Periodontal Care at Your Coeur d’ Alene Dentist
The tissues that support your teeth are infected by periodontal or gum disease. Poor brushing and flossing practices often contribute to it by allowing plaque, a sticky film of microorganisms, to accumulate on the teeth and solidify. According to our Coeur d'Alene dentist, such issues may result in painful chewing, bleeding gums, and even tooth loss when periodontal disease is severe.
Based on the extent and degree of the condition, how you may have reacted to previous treatments, and your general health, there are many therapies for gum disease. Periodontal care options include surgery to rebuild supporting tissues and non-surgical treatments that inhibit bacterial development.
How Do Periodontal Diseases Form?
When you're healthy, your teeth' roots are firmly anchored in the jawbone. The gum lays on top of the bone and encircles the teeth, creating a collar around the neck. The gum around the teeth's neck is solid and light pink in color.
Infections that damage the gums and the bone that supports the teeth are known as periodontal diseases. Bacteria are often present within the mouth and build up on the enamel surface after meals and beverages. This accumulation causes gum diseases.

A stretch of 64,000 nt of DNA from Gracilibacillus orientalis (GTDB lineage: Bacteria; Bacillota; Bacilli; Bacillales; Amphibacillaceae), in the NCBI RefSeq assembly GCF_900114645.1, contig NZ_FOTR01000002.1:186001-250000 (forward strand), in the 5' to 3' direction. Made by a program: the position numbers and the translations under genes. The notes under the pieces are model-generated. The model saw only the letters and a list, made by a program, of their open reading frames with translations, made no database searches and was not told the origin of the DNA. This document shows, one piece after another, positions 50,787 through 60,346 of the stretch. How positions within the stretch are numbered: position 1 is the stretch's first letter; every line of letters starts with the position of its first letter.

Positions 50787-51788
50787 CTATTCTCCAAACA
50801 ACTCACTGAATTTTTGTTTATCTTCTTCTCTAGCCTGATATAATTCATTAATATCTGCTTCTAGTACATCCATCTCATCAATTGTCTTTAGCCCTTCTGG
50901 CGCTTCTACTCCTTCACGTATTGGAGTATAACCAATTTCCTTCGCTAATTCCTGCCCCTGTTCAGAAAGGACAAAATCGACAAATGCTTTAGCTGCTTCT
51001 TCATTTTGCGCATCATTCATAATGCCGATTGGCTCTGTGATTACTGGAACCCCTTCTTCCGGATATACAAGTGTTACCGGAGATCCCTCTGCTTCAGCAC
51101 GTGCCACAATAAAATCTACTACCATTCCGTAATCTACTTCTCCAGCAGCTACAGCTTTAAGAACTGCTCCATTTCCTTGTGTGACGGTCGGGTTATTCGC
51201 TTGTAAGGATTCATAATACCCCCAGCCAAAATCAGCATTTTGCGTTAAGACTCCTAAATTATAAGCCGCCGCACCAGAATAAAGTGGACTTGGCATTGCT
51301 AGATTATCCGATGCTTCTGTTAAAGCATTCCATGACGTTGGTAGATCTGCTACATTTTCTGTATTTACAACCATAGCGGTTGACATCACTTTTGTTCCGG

Plaque is the term for the mushy, gooey material they produce. Routine dental cleaning often eliminates plaque (brushing and cleaning between the teeth). However, gum inflammation (gingivitis) might happen if some plaque remains close to the gum line.
Our CDA dentist says this irritation may become a severe gum disease if left untreated. Bacteria develop along the root surface below the gum line if periodontal disease is present. The gums separate from the tooth and create what is known as "pockets."
Untreated dental problems may ultimately result in tooth loss. The effect is that the bone surrounding the teeth will pull back and away from the infection. The tooth will lose its support when the bone is destroyed more and more. If left untreated, a gum pocket of 4mm or greater increases the likelihood of the illness progressing.
How Can a Dentist in Coeur d'Alene Treat Gum Disease?
Controlling the infection is the primary objective of treatments. Depending on the severity of the gum disease, several treatment options and numbers will be available. Any therapy necessitates the patient to maintain a high daily care standard at home. Your dentist in CDA could also advise altering specific habits, like stopping smoking, to enhance your treatment outcomes.
Professional Dental Cleaning
Your cosmetic dentist or dental esthetician will clean all of your teeth above and below the gingival margin to eliminate plaque and tartar, which is plaque that accumulates and solidifies on the enamel surface and can only be eliminated by a professional cleaning.
Active gum disease cannot be treated with dental cleanings. However, they are a crucial preventative step that might assist you in halting its growth. Your cosmetic dentistry advisor may advise scheduling a professional dental cleaning more often than twice a year if you exhibit specific indicators of gum disease.